A Word About Trayvon Martin

Allow me to present the facts:

Unarmed 17-year-old male walks home from a 7-Eleven in the rain in Sanford, Florida. He carries a bag of skittles and a can of iced tea. He’s wearing jeans and a hoodie.

A volunteer neighborhood watch captain calls the police, telling the operator that he spied a “real suspicious guy” who “looks like he’s up to no good, on drugs or something. It’s raining and he’s just walking around looking about…”

The dispatcher tells Mr. Neighborhood Watch – now in pursuit with a 9mm handgun – not to pursue the guy. They’re on it; they got it.

But he does. And a squabble ensues. Mr. Neighborhood Watch shoots. Unarmed 17-year-old male is killed. Shooter claims self-defense.

Now let’s color in this outline.

The male’s name is Trayvon Martin, a skinny Black kid weighing 140 pounds. An A-B student. Had no criminal record.

Mr. Neighborhood Watch is George Zimmerman. He is 28, a big guy; he weighs about 250 pounds. Folks say he was pressed to be a police officer. He was a self-appointed Neighborhood Watch captain. He’d called the police 46 times in the last 15 months. According to the Huffington Post, Zimmerman had been the subject of complaints from his neighbors about his aggressive tactics. His neighbors also claimed that Zimmerman, a white dude, was “fixated on crime and focused on young, black males.” Fixated on crime? “Focused” on young, Black males? This cat didn’t have no authority to do shit. He was “fixated on delusions of grandeur, and focused on being a fucking dick” is how that should have read.

But this isn’t just about George Zimmerman’s inability to deal sufficiently with his dreams deferred, and turning into the over-aggressive community hall monitor as a result. Zimmerman bet on a racist stereotype and came up wrong. Way wrong.

For the moment, I’m not going to play the “if Trayvon was white” game with you. The injustice in this case is that George Zimmerman is protected – by law – for his bet on a racist stereotype. And Trayvon Martin is dead because of it.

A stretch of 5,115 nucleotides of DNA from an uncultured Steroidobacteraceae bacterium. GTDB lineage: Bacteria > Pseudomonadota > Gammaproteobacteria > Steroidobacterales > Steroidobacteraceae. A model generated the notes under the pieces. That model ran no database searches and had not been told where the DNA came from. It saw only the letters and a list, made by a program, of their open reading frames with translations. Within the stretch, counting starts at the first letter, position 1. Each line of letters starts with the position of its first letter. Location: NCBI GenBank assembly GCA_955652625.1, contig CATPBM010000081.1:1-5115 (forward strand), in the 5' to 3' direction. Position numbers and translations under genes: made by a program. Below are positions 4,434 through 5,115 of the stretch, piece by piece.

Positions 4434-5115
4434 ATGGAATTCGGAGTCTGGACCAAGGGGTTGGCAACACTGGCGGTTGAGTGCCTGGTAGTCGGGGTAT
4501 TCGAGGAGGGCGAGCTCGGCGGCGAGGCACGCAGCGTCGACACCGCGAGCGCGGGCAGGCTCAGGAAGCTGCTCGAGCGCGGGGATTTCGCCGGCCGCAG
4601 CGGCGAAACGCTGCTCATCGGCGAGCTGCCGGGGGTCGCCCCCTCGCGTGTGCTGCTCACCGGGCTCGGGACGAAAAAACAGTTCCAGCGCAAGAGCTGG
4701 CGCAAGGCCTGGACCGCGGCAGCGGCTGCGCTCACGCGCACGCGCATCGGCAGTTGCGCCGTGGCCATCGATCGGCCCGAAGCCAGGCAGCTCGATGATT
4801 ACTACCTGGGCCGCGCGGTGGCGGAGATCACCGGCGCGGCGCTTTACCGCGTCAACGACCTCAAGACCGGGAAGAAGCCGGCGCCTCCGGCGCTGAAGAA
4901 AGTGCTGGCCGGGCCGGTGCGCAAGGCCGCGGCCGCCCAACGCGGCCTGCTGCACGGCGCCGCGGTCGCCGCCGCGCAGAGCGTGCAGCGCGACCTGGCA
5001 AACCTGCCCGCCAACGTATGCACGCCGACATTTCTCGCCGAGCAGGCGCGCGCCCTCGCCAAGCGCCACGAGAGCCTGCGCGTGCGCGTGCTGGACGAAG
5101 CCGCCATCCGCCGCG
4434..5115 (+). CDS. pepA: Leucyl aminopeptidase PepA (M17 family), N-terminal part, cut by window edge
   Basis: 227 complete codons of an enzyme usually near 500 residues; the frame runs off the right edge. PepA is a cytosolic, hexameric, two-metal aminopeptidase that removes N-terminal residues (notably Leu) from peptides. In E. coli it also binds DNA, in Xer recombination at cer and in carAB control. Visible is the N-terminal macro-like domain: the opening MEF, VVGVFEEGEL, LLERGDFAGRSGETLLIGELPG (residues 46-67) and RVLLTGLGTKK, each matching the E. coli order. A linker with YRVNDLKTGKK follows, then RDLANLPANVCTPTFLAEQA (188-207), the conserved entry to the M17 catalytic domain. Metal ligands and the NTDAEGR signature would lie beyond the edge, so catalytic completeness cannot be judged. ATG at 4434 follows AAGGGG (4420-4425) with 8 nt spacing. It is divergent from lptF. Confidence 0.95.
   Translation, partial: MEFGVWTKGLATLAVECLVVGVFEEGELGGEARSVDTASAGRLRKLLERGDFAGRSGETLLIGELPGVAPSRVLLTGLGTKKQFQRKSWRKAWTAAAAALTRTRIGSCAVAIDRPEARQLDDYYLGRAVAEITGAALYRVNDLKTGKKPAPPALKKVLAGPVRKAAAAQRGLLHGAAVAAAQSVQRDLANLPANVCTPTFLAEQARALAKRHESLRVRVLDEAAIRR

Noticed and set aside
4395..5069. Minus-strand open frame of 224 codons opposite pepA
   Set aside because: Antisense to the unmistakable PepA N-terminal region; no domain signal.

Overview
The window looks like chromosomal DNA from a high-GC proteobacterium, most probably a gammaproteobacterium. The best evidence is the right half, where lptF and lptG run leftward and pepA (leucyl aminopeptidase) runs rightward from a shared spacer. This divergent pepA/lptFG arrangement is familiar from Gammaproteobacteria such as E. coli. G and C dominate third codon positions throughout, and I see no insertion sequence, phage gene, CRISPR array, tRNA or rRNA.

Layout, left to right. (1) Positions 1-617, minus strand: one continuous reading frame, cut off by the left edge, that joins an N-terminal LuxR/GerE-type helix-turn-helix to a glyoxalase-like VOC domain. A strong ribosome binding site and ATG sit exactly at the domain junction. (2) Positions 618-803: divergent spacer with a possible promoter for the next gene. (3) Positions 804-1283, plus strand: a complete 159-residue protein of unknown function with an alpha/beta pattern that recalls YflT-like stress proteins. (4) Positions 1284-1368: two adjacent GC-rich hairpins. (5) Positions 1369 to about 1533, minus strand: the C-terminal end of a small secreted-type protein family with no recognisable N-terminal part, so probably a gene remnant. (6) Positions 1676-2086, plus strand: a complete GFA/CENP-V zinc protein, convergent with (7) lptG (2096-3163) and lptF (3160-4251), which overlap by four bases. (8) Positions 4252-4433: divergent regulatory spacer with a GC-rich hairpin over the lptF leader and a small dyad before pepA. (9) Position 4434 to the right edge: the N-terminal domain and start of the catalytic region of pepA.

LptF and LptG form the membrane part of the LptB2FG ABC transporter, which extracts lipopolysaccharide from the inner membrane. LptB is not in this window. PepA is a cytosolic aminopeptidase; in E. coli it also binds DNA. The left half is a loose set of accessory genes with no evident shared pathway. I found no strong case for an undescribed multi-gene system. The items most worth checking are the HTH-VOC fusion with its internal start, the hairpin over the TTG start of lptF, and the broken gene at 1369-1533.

Florida’s “Stand Your Ground” or “Shoot First” law allows folks to play cops and robbers with real lives and real guns. And sure, you may be able to find a justifiable reason for vigilantism like Carl Lee Hailey did in “A Time to Kill.” But in George Zimmerman’s case, from the very outset, the wrongdoing is his own. He killed a guy who was unarmed because he had this line of reasoning: Black guy –> “just walking around” in my gated community –> suspicious.

*ding* *ding* *ding* There’s your problem. Institutional racism is psychological. It sneaks up on you; it sneaks up in you.

To be sure, one could make the case that the law itself has some issues.  But I’ll be honest with y’all:  if it was Trayvon Martin or Robert Downey, Jr. breaking into my house in the middle of the night, I’ma want “Stand Your Ground” to protect me if some shit pops off. That is if, in fact, Trayvon Martin or Robert Downey, Jr. was breaking into my house. In fact. Not figment of imagination.

Zimmerman’s psychological prejudice against that young man, coupled with his police officer fantasy, allowed him to profile Trayvon Martin without a second thought. These practices, racism and racial profiling, are both lazy and dangerous, as this case so clearly proves.  They rely on presumptions of guilt based in weak, opaque information.

The suspect is or might be a young Black male who is or might look between the ages of 16 and 35, and is possibly wearing a shirt with button on it.* Put out an APB to patrol and tell Zimmerman over in Sanford to be on the lookout.

With a little investigation, “the suspect” may later identify himself (because he’s still alive, you see) as:

Trayvon Martin;

Amadou Diallo;

Oscar Grant; or

Sean Bell**

…for example.

They could clear up the misunderstanding, and force “security” to work smarter at its job. They could force it to rely less on fear, which can be a terribly irrational emotion, as sole judge and jury.